Ubisoft speaks on DRM disaster

Yesterday, Ubisoft made headlines when it was discovered that its UPlay service had a pretty big security hole that could allow malicious websites to access users' computers. The good news is that Ubisoft has issued a patch for the issue (and managed to do that rather quickly), but the bad news is just starting for the French publisher, which is already on thin ice with PC players thanks to its fondness of always-on DRM. Indeed, this security issue wouldn't been as big of a problem if Ubisoft didn't require players to run UPlay alongside many of its games, including most Assassin's Creed titles and a few games in the Tom Clancy franchise.

Today Ubisoft spoke out about the vulnerability and the patch itself, telling gamers that it takes security seriously and will be monitoring new reports as we begin to move away from this embarrassing blunder. "We have made a forced patch to correct the flaw in the browser plug-in for the UPlay PC application that was brought to our attention," a spokesperson for the company said. "Ubisoft takes security issues very seriously, and we will continue to monitor all reports of vulnerabilities within our software and take swift action to resolve such issues."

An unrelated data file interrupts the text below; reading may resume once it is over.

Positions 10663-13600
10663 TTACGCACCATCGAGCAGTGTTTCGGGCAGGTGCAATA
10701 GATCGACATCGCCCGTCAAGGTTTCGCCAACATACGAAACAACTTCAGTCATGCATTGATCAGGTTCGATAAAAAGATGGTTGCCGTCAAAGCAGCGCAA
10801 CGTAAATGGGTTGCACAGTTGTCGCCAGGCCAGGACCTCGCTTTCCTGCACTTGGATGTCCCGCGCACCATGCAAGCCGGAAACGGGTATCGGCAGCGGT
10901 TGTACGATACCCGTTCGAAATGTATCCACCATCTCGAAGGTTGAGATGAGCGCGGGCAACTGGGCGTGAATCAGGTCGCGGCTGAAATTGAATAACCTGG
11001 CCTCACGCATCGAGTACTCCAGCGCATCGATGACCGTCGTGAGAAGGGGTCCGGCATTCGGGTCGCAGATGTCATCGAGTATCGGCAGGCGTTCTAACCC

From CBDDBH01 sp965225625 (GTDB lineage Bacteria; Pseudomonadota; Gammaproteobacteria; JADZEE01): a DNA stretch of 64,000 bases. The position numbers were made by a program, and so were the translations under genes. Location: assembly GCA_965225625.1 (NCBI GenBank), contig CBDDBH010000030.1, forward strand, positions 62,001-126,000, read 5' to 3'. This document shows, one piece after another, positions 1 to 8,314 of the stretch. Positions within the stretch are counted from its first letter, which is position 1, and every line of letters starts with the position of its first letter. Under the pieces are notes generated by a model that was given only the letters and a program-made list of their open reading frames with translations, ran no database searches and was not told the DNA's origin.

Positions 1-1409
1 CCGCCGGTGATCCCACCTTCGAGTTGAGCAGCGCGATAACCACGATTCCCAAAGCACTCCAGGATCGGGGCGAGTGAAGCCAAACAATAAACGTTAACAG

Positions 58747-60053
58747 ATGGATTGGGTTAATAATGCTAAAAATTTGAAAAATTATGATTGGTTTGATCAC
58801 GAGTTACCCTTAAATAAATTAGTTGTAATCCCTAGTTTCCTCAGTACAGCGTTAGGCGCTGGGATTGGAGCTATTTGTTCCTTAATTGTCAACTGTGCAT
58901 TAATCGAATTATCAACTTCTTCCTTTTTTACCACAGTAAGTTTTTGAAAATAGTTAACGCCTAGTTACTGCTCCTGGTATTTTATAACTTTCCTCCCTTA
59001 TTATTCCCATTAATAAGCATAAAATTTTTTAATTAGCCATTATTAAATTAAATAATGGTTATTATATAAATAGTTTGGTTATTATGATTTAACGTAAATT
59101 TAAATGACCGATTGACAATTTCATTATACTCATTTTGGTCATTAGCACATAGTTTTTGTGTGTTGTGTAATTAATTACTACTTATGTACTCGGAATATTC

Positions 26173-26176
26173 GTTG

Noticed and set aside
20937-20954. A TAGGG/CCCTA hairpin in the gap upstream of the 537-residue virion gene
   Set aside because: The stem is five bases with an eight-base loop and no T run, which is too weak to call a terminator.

In order to ensure that the plug-in is updated correctly, Ubisoft suggests that players install the UPlay update without a browser window open. Alternatively, an updated version of the installer is available from the UPlay website, and comes complete with this new patch. Hopefully this fix solves the issue for good, but even if it does, we can't imagine that gamers will be willing to forgive and forget as quickly as Ubisoft would prefer.

Sadly, this probably won't do much to get Ubisoft to reconsider its use of always-on DRM. Ubisoft is a company that has major problems with PC piracy, and investors want that rampant piracy reined in, regardless of the hassle it may cause paying customers. It's an understandable position, but it still isn't hard to crack a smile when always-on DRM keeps shooting itself in the foot like this.

[via MCV]